Dan Reicher, from the Clinton era Department of Energy and recently the president of a venture capital firm, stated: “If we continue to advance the technologies and change cultural attitudes, capital will be driven into the market.” The market, the market.

And one last sample from this fascinating conversation – from Bettina Poirier, staff director for Senator Barbara Boxer and chief counsel for the Senate Environment and Public Works Committee: “One of the things we can do in the Senate is to bring the spectrum of voices to the table [including a subcommittee] chaired by Senator Joe Leiberman; its goal is to include the business and consumer perspective and provide private solutions to global warming.” Note that we aren’t including people’s perspectives, people with hopes and relationships and children and dreams; only business and consumer perspectives, where the only meaningful relationships are sales and purchases.


Which is why the marketplace is a detracting distraction and the wrong place to address global warming. As succinctly stated by E.F. Schumacher (4), there are two players in any market transaction, a buyer and a seller. The buyer is looking for the highest price, the seller is looking for the best deal. All else is externality, of no concern in the transaction. Rationally addressing climate is just another externality in the marketplace, of no concern to the parties, and best left to some environmental organization somewhere (ooops, maybe not).

We have to do much, much better than that.

Delusions, Inc.

To sum up the Sierra Club’s stated or implied version of a web-free web of life:

  1. Bottom line drivers and for-profit will work for the public good (“public-private partnerships”)
  2. We can live pretty much as usual, no significant sacrifice necessary
  3. We’re not running out of resources, there are no limits to growth
  4. There are no unintended consequences
  5. We have faith in technology, and technology will save us.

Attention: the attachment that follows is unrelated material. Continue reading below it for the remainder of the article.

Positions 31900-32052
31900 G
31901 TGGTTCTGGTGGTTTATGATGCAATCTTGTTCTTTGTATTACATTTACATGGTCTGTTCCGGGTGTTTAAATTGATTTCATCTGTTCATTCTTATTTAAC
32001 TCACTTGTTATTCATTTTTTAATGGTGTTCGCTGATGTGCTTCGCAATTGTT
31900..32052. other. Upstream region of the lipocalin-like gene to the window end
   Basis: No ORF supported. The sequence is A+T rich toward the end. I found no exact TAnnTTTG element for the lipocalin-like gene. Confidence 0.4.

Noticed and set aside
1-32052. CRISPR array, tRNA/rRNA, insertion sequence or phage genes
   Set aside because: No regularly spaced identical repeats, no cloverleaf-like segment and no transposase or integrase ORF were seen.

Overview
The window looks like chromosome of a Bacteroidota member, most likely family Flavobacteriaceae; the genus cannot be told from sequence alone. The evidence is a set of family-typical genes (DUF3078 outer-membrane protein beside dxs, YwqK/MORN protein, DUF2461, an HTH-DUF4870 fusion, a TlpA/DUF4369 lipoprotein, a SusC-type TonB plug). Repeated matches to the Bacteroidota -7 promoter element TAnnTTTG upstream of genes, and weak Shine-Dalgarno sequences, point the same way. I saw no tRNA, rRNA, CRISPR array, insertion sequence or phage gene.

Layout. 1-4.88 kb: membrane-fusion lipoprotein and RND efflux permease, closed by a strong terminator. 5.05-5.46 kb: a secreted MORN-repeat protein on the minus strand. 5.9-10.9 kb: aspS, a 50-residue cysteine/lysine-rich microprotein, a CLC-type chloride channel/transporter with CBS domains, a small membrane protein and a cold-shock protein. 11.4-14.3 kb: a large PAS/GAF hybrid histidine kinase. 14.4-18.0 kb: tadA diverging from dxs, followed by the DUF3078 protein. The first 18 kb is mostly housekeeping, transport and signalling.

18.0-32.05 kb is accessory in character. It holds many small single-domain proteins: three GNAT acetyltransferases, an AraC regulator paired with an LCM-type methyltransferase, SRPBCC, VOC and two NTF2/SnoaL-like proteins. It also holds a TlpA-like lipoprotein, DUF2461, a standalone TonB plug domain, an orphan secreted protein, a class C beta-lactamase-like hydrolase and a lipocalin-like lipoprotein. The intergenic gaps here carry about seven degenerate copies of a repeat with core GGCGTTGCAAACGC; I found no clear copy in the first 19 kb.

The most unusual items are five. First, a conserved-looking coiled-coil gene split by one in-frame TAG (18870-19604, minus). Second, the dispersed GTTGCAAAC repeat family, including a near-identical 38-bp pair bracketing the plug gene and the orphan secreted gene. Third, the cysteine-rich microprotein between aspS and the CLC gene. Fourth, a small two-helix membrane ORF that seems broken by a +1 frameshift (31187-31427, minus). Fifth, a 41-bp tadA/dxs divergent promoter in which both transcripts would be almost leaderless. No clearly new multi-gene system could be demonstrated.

Next time: Climate, the Casual Emergency Then, With Friends Like These: The Nation Magazine Cruises Off the Edge of the Iceberg (which is a pretty good trick, considering the increasing rarity of icebergs).

Copyright 2007 by Adam D. Sacks, all rights reserved.

1. Marilyn Berlin Snell, “Cool heads tackle our hottest issue,” Sierra Magazine, May/June 2007,

2. A recent UN report addresses this (and many other things). See HervĂ© Kempf, “According to the United Nations, Market Privatizations Would Be the Worst Scenario for the Environment,” Le Monde, October 27, 2007, The original 572-page report, “Global Environmental Outlook 4,” is available at

3. Closed meetings on public matters are an alarming though traditional element of American process:

  • The U.S. Constitution was written in 1787 behind closed doors, and proceedings were not published until fifty-three years later.
  • All manner of secret corporate plotting against the public interest is protected by the Fourth Amendment, prohibiting “unreasonable” search and seizure, a right that was originally intended for people, not non-human legal entities.
  • In Massachusetts the legislature passed an open-meeting law requiring municipalities to conduct all meetings in public, but in an irony utterly devoid of subtlety the legislature exempted itself from the same rules. It uses this loophole for maximum benefit of vested interests and to the detriment of the voting public.

The Sierra Club has a legal “right” to privacy, but demonstrates a level of disdain for its public by excluding us from conversations with its “brain trust.”

4. E.F. Schumacher, Small Is Beautiful: Economics As If People Mattered, Harper & Row, NYC, 1973. “In a sense, the market is the institutionalisation of individualism and non-responsibility. Neither the buyer nor the seller is responsible for anything but himself.” (p. 42)